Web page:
Feelings of worthlessness can snowball into feelings of hopelessness and depression. If you have noticed yourself slipping farther and farther into a depression, it is important that you seek help from a mental health professional. They can help you recognize where the darkness has come from, and how to break through back into the light.

If you or a loved one is experiencing anxiety, low self-esteem, depression, or would simply like some help practicing self-care, please contact me. I would be more than happy to speak with you about how I may be able to help.

A Parent’s Guide to Teen Depression and Suicide

April 1, 2019

According to the Centers for Disease Control, an average of 8% of American teens will attempt suicide each year. Suicide is currently the second leading cause of death for kids aged 10 to 24. In fact, it is believed that more teenagers die from suicide than from cancer, pneumonia, birth defects, AIDS, influenza and heart disease combined. According to […]

A Parent’s Guide to Teen Depression and Suicide

According to the Centers for Disease Control, an average of 8% of American teens will attempt suicide each year. Suicide is currently the second leading cause of death for kids aged 10 to 24. In fact, it is believed that more teenagers die from suicide than from cancer, pneumonia, birth defects, AIDS, influenza and heart disease combined.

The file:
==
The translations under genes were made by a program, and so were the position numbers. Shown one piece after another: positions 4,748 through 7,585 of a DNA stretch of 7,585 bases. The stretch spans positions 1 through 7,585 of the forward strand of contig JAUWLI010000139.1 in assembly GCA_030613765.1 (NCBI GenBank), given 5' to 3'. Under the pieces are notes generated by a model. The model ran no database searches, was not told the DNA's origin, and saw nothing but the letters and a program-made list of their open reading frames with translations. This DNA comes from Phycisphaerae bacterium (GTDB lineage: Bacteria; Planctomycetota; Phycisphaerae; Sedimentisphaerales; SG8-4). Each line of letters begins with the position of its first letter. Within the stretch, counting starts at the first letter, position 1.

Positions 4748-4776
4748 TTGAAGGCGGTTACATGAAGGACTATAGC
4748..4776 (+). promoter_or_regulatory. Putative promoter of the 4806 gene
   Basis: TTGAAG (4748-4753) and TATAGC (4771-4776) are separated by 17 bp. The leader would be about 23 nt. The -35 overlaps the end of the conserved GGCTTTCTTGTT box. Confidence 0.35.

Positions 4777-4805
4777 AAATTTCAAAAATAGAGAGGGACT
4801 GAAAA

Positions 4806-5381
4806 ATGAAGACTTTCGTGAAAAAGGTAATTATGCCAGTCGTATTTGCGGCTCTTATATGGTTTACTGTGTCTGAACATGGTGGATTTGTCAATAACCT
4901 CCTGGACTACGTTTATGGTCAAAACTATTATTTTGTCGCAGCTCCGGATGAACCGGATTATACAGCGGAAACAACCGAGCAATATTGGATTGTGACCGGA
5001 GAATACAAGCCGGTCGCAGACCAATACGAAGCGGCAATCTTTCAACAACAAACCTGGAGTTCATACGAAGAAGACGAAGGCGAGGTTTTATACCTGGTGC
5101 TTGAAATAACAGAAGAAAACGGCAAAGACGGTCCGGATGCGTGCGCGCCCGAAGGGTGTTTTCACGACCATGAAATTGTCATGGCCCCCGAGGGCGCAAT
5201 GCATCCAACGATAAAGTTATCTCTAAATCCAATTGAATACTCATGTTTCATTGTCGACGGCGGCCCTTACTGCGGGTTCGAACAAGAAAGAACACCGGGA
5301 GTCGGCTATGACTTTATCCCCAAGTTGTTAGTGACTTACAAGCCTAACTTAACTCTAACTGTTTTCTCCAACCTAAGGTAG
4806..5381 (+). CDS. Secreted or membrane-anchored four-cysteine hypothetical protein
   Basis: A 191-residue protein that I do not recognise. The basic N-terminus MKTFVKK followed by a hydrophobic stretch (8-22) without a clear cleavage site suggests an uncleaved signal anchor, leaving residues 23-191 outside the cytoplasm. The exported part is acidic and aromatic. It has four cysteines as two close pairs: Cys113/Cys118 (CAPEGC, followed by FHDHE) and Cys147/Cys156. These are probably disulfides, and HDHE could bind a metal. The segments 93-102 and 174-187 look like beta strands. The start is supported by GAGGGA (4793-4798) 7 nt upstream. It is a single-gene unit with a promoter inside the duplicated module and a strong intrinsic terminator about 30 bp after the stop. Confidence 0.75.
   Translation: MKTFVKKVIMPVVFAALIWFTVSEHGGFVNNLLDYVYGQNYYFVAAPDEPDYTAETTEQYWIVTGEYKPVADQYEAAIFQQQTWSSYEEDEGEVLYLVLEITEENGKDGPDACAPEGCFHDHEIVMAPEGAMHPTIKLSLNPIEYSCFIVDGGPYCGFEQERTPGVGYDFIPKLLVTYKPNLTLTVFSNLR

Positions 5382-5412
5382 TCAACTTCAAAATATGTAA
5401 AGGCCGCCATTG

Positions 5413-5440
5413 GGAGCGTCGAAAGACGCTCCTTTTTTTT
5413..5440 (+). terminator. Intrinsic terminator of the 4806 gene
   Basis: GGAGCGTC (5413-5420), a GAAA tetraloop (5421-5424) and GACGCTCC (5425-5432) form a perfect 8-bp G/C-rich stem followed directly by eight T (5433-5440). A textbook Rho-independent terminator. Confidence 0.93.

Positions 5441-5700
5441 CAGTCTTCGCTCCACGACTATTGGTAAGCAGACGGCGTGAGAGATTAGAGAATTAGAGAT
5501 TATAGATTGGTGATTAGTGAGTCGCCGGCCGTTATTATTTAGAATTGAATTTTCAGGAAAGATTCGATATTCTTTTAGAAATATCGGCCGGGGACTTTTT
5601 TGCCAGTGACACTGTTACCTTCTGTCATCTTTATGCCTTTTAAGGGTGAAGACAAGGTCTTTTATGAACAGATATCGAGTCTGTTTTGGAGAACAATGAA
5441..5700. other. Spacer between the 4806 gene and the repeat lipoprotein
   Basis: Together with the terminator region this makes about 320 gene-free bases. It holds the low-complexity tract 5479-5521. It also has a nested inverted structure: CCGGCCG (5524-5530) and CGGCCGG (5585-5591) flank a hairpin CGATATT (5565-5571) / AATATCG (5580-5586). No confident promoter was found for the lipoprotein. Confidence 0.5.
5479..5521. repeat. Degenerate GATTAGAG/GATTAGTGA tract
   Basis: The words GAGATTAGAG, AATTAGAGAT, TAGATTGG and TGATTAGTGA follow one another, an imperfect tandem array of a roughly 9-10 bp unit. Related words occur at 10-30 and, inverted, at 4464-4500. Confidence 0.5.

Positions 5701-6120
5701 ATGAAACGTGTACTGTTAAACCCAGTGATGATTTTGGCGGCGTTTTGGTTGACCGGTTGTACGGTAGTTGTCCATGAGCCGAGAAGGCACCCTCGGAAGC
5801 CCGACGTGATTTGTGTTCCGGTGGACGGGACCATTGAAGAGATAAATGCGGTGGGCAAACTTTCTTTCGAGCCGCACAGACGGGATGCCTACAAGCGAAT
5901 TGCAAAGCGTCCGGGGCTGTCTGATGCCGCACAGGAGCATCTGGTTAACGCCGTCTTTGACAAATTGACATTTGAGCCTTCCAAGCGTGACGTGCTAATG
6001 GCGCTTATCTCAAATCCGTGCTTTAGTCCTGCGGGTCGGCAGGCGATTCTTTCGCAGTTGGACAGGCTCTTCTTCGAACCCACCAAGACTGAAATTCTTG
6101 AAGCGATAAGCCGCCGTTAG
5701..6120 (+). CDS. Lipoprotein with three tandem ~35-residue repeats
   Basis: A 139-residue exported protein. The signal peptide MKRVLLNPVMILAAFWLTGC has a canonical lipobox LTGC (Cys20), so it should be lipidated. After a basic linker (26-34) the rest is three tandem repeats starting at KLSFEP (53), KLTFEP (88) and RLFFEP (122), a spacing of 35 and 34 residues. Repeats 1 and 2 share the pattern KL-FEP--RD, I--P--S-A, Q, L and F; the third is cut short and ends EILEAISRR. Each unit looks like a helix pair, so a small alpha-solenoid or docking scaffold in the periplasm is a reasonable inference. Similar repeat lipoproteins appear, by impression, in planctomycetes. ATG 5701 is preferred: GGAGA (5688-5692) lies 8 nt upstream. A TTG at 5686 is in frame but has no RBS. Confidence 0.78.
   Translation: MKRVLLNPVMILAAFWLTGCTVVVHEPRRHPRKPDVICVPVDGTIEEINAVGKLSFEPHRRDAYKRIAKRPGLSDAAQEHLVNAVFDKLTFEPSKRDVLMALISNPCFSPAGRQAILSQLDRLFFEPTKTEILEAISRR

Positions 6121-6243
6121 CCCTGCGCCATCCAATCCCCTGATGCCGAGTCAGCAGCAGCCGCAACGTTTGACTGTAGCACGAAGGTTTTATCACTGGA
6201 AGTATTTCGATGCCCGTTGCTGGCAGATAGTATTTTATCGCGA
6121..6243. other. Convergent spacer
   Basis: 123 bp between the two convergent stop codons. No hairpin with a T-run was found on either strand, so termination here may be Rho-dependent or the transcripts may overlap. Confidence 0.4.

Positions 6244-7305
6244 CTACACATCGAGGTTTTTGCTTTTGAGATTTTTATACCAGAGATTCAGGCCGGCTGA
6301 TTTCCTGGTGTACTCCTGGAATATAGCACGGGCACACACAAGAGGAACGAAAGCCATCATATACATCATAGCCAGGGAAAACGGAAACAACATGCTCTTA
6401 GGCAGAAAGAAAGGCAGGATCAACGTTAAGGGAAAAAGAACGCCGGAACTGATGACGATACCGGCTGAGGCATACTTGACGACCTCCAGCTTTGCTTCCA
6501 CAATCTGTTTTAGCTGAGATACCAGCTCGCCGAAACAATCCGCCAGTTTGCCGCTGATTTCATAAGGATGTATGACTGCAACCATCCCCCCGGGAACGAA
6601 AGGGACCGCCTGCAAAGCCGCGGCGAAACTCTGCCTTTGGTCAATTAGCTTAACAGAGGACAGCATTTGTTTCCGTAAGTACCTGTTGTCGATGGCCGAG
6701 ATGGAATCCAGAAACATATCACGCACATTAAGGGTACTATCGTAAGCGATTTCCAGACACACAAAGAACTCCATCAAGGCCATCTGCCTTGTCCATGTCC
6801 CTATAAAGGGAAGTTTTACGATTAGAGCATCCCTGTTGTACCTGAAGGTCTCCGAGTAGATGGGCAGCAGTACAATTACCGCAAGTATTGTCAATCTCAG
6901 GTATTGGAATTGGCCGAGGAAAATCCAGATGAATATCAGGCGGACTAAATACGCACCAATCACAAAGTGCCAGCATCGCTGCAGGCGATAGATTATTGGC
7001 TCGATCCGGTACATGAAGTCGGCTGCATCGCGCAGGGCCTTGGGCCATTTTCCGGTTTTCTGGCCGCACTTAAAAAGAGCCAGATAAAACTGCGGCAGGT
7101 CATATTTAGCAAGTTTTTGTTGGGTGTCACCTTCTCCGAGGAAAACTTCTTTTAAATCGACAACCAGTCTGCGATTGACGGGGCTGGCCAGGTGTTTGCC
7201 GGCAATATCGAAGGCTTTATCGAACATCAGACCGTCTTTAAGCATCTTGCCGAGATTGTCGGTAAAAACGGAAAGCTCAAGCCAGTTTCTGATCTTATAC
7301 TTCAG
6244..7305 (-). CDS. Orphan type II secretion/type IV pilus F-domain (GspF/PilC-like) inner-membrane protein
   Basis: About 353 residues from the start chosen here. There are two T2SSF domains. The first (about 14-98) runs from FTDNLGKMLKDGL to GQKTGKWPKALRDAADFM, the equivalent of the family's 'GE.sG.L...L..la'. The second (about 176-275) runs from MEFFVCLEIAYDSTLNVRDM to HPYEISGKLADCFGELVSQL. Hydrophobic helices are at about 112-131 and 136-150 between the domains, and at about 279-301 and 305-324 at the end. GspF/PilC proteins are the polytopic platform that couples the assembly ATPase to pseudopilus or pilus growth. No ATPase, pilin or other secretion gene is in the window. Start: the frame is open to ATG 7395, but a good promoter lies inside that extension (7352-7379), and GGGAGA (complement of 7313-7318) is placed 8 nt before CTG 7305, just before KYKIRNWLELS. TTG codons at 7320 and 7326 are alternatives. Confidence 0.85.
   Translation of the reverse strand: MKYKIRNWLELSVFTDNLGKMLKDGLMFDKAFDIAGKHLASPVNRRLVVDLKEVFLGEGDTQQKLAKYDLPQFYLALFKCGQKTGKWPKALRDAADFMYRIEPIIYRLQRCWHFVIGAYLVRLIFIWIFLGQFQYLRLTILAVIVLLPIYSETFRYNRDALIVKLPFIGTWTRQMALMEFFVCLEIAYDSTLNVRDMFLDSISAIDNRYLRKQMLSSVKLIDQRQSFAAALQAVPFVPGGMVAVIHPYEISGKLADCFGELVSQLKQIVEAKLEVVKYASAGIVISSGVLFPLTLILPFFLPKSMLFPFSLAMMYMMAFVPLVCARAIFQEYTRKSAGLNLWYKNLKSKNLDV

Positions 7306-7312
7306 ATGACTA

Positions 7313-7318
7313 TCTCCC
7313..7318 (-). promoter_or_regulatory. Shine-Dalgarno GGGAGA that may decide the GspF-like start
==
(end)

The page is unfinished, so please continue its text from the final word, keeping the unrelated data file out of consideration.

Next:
According to studies, teens who have presented with a mood disorder or who abuse drugs are at the greatest risk of attempting suicide. While research suggests girls attempt suicide more often, boys more often die from it.

Unfortunately, there is still much stigma surrounding depression and suicide. This leads to kids often keeping their emotional pain to themselves instead of asking for help.

So, what can you as a parent of a teenager do to keep your child safe and healthy?

Talk to Your Teen

Many parents believe that trying to speak with their kids about their feelings will only push them farther away. This is plain wrong. In reality, teenagers need their parents to check in with them to know that they are safe and loved.